Film explores racial ‘blindspot’

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Movie theaters, like many other sectors in the workforce, were affected by the COVID-19 pandemic. Everything came to a halt, movie releases were postponed. Others were released on entertainment platforms and select theaters.

After the recent events of last year it continues to be important to continue to learn about Black history. That is why for the month of February a movie being highlighted is “Blindspotting,” which is a stand-out film.

It’s not exactly like every movie being recommended on a “for you” page. It is an incredible film focused on all-too-real experiences.

The film stars Collin (Daveed Diggs) as a Black man trying to get through the last three days of his probation unscaved. He finds himself questioning his future or if he will even have a future after witnessing a white cop shoot down an black suspect after chasing him down right in front of Collin’s truck.

Collin finds it hard to get a fresh start with his unpredictable violent friend at his side making it very difficult. Miles (Rafael Casal), who is white, struggles to find his place in Collin’s life not only there, but within their Oakland neighborhood. 

In the final three days of Collin’s probation the two friends are exposed to the huge racial and social issues between them.

“Blindspotting” has its moments of comedy but focuses on serious racial issues people face every day in a realistic way. The film is eye opening, educational and entertaining. 

They use the power of rhymes that are scarcely scattered within the film; this is an incredibly important tool which is not greatly highlighted until the pinnacle moment in the movie.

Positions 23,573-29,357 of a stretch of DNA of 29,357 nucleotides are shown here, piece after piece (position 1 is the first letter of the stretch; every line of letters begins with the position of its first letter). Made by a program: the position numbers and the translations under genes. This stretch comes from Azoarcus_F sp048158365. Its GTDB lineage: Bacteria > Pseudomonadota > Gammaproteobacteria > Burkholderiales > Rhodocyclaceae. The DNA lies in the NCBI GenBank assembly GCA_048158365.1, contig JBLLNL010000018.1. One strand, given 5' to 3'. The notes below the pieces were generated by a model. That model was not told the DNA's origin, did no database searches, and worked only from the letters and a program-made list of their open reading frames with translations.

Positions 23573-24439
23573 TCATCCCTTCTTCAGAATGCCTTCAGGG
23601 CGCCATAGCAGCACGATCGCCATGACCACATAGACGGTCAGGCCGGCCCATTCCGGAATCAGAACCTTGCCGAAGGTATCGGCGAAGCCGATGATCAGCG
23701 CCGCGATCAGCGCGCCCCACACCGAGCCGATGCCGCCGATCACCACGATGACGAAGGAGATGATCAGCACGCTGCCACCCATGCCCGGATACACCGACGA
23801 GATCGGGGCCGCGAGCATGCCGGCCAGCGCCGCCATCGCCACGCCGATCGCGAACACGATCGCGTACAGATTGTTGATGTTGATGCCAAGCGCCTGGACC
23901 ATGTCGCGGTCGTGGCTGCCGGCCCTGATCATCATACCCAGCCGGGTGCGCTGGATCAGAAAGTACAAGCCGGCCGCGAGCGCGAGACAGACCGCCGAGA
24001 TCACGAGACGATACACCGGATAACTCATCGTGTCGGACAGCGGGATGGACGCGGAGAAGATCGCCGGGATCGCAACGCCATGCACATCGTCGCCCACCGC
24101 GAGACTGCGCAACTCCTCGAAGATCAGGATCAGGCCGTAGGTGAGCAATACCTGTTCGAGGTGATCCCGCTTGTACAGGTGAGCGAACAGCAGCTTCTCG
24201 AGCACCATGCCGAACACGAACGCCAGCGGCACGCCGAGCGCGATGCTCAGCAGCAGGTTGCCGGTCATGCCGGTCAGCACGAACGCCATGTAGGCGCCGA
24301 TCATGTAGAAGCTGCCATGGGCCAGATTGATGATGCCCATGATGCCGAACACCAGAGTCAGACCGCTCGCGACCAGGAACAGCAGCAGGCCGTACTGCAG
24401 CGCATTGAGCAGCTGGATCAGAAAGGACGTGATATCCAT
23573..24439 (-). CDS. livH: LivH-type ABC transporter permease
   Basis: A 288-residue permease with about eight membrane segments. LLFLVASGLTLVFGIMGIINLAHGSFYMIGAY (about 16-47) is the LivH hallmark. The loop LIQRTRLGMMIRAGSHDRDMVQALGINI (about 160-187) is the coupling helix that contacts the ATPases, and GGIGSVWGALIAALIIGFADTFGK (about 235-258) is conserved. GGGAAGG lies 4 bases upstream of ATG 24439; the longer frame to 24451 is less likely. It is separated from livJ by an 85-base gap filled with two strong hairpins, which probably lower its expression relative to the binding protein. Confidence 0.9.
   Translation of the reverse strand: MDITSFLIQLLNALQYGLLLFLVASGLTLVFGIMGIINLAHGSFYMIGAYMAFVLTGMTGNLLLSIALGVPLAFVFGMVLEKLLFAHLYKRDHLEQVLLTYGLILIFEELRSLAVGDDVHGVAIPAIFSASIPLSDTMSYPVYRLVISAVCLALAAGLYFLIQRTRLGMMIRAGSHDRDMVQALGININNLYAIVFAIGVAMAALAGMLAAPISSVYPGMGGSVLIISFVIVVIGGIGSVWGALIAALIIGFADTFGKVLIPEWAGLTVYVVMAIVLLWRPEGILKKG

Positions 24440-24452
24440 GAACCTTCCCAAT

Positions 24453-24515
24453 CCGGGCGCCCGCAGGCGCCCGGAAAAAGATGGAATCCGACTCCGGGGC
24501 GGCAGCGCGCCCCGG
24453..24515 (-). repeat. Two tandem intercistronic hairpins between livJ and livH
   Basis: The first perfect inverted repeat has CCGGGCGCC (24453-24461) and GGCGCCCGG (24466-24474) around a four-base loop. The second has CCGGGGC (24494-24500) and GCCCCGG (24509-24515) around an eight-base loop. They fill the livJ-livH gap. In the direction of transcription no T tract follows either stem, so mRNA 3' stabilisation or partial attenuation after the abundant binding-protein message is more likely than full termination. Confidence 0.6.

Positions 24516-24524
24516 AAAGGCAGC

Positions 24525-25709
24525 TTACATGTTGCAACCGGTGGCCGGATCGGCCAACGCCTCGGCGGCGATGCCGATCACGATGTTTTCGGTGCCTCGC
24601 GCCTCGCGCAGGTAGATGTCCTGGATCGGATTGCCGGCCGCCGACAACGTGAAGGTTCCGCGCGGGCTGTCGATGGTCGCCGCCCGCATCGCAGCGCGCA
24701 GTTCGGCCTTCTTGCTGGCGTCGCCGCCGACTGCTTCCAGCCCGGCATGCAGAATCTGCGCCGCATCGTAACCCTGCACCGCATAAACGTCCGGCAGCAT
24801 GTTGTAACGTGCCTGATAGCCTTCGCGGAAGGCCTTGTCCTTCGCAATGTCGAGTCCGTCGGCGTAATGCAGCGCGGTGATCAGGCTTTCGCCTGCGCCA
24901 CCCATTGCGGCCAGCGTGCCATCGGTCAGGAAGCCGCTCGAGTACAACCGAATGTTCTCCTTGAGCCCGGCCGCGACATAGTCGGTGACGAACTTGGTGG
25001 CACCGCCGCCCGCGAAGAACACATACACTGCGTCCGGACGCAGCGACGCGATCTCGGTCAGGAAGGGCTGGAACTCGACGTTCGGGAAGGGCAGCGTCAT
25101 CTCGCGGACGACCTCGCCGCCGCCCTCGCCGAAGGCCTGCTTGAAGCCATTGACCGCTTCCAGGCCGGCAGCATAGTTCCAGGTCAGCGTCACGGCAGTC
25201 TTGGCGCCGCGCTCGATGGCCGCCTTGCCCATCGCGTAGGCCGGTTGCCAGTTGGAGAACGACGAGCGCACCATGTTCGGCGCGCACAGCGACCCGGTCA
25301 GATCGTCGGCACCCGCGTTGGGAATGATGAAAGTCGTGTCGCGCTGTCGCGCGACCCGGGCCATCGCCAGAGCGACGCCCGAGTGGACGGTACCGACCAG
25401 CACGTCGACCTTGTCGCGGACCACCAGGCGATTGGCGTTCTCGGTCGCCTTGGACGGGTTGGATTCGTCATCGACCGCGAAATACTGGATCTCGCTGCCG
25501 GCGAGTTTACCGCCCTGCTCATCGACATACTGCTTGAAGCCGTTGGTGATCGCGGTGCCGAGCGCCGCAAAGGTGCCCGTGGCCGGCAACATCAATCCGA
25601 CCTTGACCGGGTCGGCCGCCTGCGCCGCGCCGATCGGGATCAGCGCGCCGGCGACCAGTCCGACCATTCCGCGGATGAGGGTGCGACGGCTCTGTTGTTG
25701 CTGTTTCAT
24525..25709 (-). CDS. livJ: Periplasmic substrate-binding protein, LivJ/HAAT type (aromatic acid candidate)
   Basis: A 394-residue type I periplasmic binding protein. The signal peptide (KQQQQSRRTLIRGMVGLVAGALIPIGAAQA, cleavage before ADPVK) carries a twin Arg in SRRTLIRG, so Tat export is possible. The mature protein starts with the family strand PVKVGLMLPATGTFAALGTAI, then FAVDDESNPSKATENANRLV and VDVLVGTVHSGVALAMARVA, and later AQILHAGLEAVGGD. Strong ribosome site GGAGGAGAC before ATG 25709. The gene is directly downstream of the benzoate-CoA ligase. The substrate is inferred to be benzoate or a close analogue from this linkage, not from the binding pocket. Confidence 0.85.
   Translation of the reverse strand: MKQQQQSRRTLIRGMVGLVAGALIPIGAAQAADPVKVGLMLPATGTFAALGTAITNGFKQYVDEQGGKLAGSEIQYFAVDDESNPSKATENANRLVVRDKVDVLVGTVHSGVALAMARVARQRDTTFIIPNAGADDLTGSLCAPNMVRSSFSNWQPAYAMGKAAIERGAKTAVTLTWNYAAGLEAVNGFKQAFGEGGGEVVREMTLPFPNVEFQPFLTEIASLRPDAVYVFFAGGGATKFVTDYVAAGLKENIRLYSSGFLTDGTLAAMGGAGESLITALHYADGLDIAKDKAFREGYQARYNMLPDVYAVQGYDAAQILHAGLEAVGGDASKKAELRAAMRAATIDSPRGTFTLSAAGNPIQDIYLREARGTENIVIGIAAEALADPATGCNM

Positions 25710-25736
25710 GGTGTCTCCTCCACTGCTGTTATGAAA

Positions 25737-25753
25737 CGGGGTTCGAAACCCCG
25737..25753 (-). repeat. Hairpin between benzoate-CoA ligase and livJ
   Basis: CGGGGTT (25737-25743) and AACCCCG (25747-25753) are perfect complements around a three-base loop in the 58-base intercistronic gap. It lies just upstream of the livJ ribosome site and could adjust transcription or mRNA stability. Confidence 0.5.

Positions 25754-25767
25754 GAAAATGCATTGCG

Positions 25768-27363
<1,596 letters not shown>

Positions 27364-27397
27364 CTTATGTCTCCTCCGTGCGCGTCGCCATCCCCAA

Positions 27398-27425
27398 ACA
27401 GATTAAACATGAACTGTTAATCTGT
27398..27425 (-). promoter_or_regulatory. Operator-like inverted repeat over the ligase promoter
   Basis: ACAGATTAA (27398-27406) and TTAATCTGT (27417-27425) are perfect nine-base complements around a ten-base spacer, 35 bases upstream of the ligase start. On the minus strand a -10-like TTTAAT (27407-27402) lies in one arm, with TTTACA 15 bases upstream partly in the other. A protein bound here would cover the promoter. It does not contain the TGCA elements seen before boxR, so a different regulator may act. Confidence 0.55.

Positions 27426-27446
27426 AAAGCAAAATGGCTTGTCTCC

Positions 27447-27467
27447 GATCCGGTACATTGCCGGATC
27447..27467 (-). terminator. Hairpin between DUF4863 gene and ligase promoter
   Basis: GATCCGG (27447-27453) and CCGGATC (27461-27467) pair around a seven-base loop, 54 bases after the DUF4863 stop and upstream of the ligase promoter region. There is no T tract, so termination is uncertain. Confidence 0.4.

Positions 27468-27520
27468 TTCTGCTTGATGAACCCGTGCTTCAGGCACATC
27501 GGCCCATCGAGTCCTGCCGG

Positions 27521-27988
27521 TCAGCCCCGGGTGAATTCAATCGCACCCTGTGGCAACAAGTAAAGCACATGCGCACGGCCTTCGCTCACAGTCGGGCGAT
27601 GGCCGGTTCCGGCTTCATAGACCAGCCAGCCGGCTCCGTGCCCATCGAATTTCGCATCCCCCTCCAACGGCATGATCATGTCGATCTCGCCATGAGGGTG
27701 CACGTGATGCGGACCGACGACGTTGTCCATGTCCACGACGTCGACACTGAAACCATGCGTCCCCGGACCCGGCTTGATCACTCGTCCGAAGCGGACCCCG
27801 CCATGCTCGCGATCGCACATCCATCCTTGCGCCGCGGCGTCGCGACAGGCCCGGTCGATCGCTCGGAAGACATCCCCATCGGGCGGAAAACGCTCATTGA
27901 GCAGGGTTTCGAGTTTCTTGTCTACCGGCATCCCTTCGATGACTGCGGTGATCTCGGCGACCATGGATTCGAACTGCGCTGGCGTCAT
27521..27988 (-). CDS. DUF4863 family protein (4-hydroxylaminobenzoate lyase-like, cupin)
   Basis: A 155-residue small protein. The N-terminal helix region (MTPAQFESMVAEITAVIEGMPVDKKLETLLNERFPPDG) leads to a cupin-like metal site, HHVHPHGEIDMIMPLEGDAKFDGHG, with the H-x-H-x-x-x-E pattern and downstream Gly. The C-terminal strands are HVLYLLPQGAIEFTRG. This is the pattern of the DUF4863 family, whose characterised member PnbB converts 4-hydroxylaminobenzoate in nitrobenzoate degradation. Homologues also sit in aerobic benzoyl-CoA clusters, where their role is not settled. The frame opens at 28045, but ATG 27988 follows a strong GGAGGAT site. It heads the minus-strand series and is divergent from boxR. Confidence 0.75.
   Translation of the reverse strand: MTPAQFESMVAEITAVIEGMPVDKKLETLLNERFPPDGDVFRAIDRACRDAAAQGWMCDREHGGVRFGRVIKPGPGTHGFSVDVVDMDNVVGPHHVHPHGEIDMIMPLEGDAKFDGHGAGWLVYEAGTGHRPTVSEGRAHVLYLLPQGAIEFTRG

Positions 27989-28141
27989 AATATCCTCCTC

Not only is the word choice powerful, but the film takes complete advantage of the shots that can be captured in the city of Oakland. The cinematograph is perfectly highlighted throughout the film especially in the opening montage when the audience is exposed to two different Oaklands.

One side of Oakland is portrayed as full of colors, cultures but in a somewhat troubled area while the opposite side is portrayed as the up and coming and filled with newcomers. The audience will be hanging on to every word in suspense.

The film really leaves the audience thinking of the simple things others take for granted and what others sadly go through. An especially impactful scene is when Collin is playing with a Black young child who automatically put his hands up when they were playing cops. This was a moving moment for both the character and the audience.

The film develops both Collin and Miles’ characters well. 

“Blindspotting” explores the mental effects Collin suffers after he witnessed an officer kill a black man. Collin also disapproves of most of Miles’ decisions like the purchase of a weapon when he knows Collin is trying to change.

Miles is completely lost with his best friend trying to change the lifestyle they once shared and with the city he knew his entire life is now changing too. 

The pinnacle moment for Miles is when he is basically accused of culture appropriation. Throughout the entire film he is trying to fit in by acting and speaking like those around him especially like Collin, but it is completely inappropriate because Collin speaks the way he does because of his history and he acts a certain way because of his experiences and racism he is a victim of.

The reason for Collin’s probation is not featured until near the end of the film as is the big argument between the friends in which it is finally pointed out that Miles may act tough and may try to act like a Black person, but he does have to deal with their constant fears and anxieties.

The R-rated film came out in 2018, but recently it was announced the film has led to a spin off TV series in which it will continue to put Oakland at the center of it all.